Friday, June 08, 2007

Recent Reads


- (audiobook) The Measure of a Man, autobiography by actor Sidney Poitier and performed by author. Very well written and very entertaining at places.

- Teresa Teng biography, in Chinese. Teresa Teng (Deng Li Jun) was one of the most popular Chinese singers through the 70s, 80s and early 90s. She died in 1995 of asthma in Thailand and this book was written for the ten year anniversary of her death. One of my favorite songs of hers is "Wishing We Last Forever", a poem by Su Dong Po from Song dynasty. An English translation of the poem is here. You can find lots of her videos on YouTube, mostly ripped from Karaoke discs. This is one of the better ones.

Started but didn't finish:

- (audiobook) Dubliners, short story collection by James Joyce. Joyce's book was one of the recent bookclub selections, but for whatever reason I never got the selected book from San Jose library (my queue was very long at one point, maybe someone decided to help me shorten it a bit). One thing about audiobook listened during commute hours is that the book needs to be very engaging. Unfortunately this book is not one of them.

- (audiobook) The world is flat. Another popular social study business book like Freakonomics. We lived through the dot com boom and bust, still living through the outsourcing, the job loss, the corporate global view, yada yada yada. Interesting to hear what the economics say about all that. I stopped when there was a little too much praising for our heavily accented friends on the other side of the earch, and the book was due with others waiting, so I gladly sent it back.

- (audiobook) Copy This, autobiography by Kinko's founder Paul Orfalea, read by the author. Now that I know what a big cheese thinks of his "co-workers", time to move on.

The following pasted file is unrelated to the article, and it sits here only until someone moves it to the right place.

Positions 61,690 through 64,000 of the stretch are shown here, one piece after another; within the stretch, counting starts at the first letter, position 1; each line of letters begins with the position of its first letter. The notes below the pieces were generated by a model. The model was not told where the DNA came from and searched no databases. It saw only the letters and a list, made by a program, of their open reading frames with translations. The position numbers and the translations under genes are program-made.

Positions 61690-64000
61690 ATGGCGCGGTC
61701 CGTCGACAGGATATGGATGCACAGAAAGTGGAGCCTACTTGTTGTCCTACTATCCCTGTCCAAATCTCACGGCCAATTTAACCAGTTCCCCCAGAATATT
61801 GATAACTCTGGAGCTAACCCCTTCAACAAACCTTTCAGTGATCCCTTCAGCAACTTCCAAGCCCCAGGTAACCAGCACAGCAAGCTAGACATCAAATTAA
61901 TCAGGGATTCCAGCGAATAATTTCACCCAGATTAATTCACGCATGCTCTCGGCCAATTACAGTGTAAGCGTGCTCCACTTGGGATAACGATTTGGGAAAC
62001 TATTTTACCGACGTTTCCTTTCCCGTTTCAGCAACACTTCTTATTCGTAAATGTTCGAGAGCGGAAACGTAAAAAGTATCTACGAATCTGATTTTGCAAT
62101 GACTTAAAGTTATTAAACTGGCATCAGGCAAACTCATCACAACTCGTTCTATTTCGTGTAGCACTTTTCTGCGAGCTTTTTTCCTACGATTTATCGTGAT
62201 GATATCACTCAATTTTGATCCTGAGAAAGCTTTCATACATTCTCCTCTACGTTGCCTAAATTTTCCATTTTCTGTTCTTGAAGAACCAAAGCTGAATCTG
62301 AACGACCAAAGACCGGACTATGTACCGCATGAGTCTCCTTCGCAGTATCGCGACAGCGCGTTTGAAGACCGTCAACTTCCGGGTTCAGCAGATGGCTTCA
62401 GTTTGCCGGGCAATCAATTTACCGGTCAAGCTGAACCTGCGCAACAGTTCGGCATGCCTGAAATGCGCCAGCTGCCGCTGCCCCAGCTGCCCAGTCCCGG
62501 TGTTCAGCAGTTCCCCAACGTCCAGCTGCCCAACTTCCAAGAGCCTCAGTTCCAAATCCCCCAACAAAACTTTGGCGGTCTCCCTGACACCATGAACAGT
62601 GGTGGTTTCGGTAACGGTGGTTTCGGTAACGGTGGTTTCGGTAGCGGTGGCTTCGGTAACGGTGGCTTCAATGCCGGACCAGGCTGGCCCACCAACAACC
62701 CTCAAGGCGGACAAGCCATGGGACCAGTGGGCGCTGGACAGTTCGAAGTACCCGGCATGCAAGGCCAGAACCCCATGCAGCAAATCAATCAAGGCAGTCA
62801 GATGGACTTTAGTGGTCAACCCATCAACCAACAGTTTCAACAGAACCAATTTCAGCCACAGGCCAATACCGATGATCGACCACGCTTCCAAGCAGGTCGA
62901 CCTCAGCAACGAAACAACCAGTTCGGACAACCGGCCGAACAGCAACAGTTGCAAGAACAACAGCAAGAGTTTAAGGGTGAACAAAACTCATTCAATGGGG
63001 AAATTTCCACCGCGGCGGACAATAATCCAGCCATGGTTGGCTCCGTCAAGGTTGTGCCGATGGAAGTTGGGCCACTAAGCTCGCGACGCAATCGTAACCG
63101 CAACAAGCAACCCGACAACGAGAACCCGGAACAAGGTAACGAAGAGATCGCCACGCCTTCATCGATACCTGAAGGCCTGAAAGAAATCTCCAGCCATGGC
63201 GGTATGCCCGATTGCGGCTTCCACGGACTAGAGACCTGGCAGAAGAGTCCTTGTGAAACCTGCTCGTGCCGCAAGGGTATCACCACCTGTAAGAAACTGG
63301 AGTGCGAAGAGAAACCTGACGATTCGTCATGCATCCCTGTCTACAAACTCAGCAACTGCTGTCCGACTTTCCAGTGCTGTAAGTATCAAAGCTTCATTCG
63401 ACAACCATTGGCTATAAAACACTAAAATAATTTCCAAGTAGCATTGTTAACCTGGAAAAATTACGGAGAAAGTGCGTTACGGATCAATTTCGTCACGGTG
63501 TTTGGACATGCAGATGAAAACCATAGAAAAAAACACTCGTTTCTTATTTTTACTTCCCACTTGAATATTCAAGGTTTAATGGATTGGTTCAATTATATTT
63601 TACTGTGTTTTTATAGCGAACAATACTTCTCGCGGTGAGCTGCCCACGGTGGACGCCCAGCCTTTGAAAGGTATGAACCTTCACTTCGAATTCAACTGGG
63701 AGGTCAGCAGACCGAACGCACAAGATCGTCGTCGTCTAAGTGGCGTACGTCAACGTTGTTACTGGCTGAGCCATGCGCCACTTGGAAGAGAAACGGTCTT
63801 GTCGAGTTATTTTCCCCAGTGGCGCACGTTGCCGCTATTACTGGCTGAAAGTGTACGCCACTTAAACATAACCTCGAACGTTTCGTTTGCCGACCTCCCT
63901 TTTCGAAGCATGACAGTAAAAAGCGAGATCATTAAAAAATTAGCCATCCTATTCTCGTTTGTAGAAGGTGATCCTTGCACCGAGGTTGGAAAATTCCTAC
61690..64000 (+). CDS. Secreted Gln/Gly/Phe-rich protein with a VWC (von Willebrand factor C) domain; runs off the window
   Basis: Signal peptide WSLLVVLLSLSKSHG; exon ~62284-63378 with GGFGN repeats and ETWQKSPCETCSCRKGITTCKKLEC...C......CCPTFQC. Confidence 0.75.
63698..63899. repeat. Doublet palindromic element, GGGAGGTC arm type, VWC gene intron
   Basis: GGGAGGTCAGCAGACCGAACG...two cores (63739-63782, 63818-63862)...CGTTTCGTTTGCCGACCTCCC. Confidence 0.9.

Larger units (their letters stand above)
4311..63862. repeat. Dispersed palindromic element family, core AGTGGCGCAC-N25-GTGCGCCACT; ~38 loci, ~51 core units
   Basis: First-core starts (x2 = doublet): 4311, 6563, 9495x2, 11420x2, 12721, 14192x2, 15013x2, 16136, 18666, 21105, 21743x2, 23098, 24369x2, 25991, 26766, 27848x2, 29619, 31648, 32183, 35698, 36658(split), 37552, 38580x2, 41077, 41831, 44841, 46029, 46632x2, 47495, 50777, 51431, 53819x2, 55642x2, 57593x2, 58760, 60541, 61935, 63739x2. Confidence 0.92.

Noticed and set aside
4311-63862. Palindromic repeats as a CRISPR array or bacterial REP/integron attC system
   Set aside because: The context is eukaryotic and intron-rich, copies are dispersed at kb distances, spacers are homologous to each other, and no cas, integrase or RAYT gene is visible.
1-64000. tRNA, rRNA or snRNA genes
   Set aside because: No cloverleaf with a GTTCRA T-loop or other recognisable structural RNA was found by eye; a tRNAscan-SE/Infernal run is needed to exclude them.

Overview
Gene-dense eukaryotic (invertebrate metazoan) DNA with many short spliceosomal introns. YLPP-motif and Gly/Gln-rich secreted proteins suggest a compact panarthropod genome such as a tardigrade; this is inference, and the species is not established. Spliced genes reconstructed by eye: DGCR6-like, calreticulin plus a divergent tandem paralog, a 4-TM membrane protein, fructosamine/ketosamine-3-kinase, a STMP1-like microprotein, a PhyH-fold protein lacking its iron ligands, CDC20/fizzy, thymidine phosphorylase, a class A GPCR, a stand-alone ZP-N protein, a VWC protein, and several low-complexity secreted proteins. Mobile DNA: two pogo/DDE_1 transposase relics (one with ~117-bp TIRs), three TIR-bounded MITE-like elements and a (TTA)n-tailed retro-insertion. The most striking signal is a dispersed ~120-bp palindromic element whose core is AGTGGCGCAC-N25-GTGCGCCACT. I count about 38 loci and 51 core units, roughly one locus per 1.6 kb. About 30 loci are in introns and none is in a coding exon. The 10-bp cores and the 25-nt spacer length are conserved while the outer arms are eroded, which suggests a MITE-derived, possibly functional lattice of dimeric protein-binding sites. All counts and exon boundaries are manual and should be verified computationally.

- (audiobook) Me Talk Pretty One Day, another book club selection. Had to stop when human waste showed up.

- (audiobook) Running with Scissors. This book has been on New York Times best seller list for many weeks. Mental illness is a big deal, especially if it happens to oneself or in ones own family. I can stand domestic violence, gay sex, girls with potty mouth, but had put a stop to it when it comes to bodily functions, again.

On deck:

- (audiobook) The Innocent Man by John Grisham. I used to be a huge fan of Grsham, but disappointed with his more recent books. So far this one sounds promising.

- (audiobook) Sweetwater Creek by Anne Rivers Siddons. I've liked every book I read by Siddons, so please let this be a good one too.

- Children's poetry by Robert Louise Stevenson, night time reading with Henry.

- (audtiobook) Harry Potter book five, The Order of the Phoenix. Listening to it with Henry when we are in the car together, like on the way to school every morning. Sometimes we end up stopping in the drop off line to finish a few more sentences. I make him explain all the stuffs I either don't remember or don't get.

- Poetry from Song dynasty, in Chinese of course, with an attempt to wake up and maintain my knowledge of classic Chinese literature. My heartfelt thanks to my online knitting friend Karin for reminding me that poetry is an important part of my life and being able to read and write Chinese poetry is something I should be very proud of. See Karin's blog entry here and comment on my blog here.

- The Lost Continent by Bill Bryson. When I have a few minutes at night, when I'm not crunching numbers, reading the paper, playing on the computer ....


Diane said...

I agree with your view on John Grisham. This book gets so bogged down in details that it's a chore to read.

Sarah said...

Vivian, I was so happy to learn about Teresa Teng. I had never heard of her before. I loved the video you linked, but also really enjoyed the one in Japanese. I was very impressed with how popular she was in Japan. Have you checked out A fan site run by a Japanese woman that is almost fanatical in its devotion.

Vivian said...

Teresa Teng developed her career in Japan and was very popular for a number of years. But by in large she is Chinese and I enjoy her singing in Mandarin Chinese. There is something subtle about a singer's performance in his or her mother tongue, Teresa in Mandarin, Andrea Bocelli in Italian, Julio Iglecias in Spanish, Frank Sinatra in English, which cannot be transferred to another language. Granted I don't understand Italian and Spanish, so my opinion about Bocelli and Iglecias might be a bit off. But Teresa's singing in Mandarin is distinctly different from her performance in Cantonese, English and Japanese, and I'm fluent in English, understand every word in Cantonese, and had studied some Japanese. There is singing with lyrics and rhythm, and there is singing with heart and emotion. I prefer the latter.